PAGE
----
Ironically, when you purchase items from another SL resident, you are granted no such license. You instead depend on Linden Lab's goodwill to exercise _their_ rights on your behalf. If they lock you out of their service, you lose what you bought. If they screw up their database, you lose what you bought. If they shut down their service or go out of business, you lose what you bought. You can't take backups, you can't take the content elsewhere. Second Life's "virtual property" is merely a means to firmly lock you into their service. The larger your inventory grows, the harder it will be to let go.

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Mircea Lobo wrote:

NOW I don't know if they do any longer... that "age verification" crap seems optional and thankfully barely any sim uses it. Back then, I was notified by Linden Lab that if I don't send my card, my SL account will be deleted. I was lucky to have recently bought a scanner, and I had to send it via email to an address I didn't even know. If a bully asked for my identity card at a street corner, even that would have upset me less. But since then I'm opposed to the concept of requesting such data over the internet entirely... it's just my opinion that it's wrong.

Even worse, the verification expired multiple times on this account, so it's not even permanent. And I'm NEVER sending any more data to LL again, even if it means being restricted from some sims. Although I renewed my ID card with the police (due to expiration date) they still have my social number and stuff they should have never pushed me into giving them.

 

[EDIT] Small correction: I remember it's either a scan of your identity card, your bank account, or your drivers license. But I consider either of these private data which internet services shouldn't lure people into sending them.

As I recall from previous posts you have made, your account came under suspicion for being a minor where you did not belong.  What prompted that suspicion neither you nor anyone else outside of Linden Lab knows and most likely will ever know.  It could have been something that all of us here would agreee was ludicrous or we might look at it and say LL did the right thing.

Regardless of the above, it is absolutely LL's prerogative which age groups are allowed to access what content, up to and including terminating an account that provided false information.  In other words, they have every right to deny you access sans proof of age.

Simply put, that's the way life works.  There is no ID theft there.

Several years ago I signed my children up for some online children's content and services.  I had to send my identification to these services because there just happen to be a few laws regarding children under the age of 12 on the Internet.  (Which by the way, contrary to popular belief, proves that some of us in SL actually do have real sex and even raise our children)

 

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The suspicions were false, otherwise I would have been banned after they saw my ID back in those days. But my complaint here is on the means being used. I never heard of other such services in the past, and SL is the only one I've ever come across to ask real life ID over the internet. If other services do this online, they're places I'm fully staying away from... fraud websites are most likely to do this.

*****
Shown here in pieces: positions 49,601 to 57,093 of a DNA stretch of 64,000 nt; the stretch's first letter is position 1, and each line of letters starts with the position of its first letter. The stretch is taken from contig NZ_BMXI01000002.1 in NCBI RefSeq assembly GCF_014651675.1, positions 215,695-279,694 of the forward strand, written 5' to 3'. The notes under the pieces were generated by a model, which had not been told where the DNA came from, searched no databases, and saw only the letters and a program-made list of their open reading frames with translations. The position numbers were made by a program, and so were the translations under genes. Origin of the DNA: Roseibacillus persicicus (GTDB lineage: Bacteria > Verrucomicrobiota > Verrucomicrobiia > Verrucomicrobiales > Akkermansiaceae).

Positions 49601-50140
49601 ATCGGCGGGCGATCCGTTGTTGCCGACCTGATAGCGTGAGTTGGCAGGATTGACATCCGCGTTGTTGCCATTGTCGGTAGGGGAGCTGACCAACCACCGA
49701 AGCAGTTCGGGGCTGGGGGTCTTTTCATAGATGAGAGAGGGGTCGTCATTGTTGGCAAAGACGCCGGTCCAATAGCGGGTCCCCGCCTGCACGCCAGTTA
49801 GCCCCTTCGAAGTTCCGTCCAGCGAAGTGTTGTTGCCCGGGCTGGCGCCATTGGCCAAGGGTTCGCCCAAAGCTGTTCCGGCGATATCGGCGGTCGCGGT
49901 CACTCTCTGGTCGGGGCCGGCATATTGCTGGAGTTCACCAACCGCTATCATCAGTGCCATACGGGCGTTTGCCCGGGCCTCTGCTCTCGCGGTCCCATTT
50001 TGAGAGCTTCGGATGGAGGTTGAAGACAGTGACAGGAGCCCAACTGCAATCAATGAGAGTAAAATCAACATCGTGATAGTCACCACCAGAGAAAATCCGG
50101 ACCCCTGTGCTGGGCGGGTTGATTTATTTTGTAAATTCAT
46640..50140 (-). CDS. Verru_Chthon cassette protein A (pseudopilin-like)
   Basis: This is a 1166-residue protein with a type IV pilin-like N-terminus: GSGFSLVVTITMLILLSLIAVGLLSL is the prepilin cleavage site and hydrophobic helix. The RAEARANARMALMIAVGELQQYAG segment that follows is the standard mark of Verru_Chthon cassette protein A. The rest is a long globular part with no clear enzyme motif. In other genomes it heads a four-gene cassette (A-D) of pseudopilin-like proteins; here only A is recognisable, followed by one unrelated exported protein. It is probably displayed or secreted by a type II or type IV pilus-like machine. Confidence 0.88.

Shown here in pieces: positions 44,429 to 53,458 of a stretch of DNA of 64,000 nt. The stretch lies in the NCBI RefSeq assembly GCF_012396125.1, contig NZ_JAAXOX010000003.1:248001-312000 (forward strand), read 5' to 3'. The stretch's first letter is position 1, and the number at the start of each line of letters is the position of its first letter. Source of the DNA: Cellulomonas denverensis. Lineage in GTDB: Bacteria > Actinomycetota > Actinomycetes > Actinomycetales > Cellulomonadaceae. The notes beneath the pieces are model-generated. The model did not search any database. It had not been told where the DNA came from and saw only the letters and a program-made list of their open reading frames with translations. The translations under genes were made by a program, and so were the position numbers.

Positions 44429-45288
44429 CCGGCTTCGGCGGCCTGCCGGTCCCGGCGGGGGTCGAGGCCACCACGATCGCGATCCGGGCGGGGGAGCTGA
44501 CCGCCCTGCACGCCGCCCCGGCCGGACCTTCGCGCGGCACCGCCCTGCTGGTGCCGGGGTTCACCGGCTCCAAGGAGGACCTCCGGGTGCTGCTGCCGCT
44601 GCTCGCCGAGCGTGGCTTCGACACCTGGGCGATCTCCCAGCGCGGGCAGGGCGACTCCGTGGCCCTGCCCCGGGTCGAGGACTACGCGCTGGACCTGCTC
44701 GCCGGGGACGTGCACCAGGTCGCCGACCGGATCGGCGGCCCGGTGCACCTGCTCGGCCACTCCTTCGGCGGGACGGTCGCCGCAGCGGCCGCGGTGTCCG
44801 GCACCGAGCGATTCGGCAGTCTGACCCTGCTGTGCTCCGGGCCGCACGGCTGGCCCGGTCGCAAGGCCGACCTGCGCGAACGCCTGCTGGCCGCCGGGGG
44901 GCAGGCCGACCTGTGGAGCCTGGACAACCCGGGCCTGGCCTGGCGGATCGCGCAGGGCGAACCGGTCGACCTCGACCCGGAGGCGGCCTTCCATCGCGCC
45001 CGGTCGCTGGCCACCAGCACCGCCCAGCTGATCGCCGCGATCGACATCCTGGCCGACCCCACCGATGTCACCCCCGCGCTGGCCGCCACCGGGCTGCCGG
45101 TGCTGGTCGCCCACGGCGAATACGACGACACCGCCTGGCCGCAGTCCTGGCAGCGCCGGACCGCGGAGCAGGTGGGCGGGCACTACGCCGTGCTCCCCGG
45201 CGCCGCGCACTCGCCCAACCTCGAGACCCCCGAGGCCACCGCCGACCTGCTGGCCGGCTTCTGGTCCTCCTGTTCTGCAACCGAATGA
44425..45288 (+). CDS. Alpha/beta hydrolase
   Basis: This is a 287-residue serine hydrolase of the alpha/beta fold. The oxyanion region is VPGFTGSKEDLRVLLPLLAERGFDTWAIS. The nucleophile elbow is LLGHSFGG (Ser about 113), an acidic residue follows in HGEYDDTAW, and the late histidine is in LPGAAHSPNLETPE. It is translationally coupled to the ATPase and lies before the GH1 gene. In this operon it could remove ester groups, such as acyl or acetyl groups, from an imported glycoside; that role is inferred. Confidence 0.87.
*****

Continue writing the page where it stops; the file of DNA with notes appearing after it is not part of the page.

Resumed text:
I'm not sure if anyone ever considered that behind the closed doors, Lindens might be using this information to identify and track people in real life based on their SL activity (despite silly claims they never store it). Don't be surprised if someone someday will have their mother receive a call (from someone mysteriously having her number) telling her what sim you've had sex on in Second Life, cuz one of the Lindens got drunk that night and felt like it. If the law lets them collect ID online, you can be sure it won't give a damn if this happens. And personally I hope something like that will, so others can realize how wrong their procedure is.

Anyway, thread's going way off topic. But most of my curiosities with path finding were clarified so it don't matter much I guess... but I think there were other threads discussing this system in the past.

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Mircea Lobo wrote:

Separately @
: I'm not a privacy freak. Hell, I post videos of myself on Youtube often. But if I'm constrained against my will to take photos of my identity card and send them to strangers over the internet, that crosses the line of what I consider acceptable by far. If some consider this normal, they are free to even post their identity card on Facebook if they feel like it. But I don't want it done with my data thank you.

Fair enough. So don't do it. Your problem is solved and you can remove that ridiculous signature of yours :)

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The signature stays cuz I'm against the whole thing. It's still a way of pushing you into giving them ID to get access to some sims... though it's a lot less bad than when this system was first implemented. Just sucks there might be sims I won't be able to visit although I'm way over 20, as a price for privacy. Anyway, this topic really isn't about my signature :P

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Mircea Lobo wrote: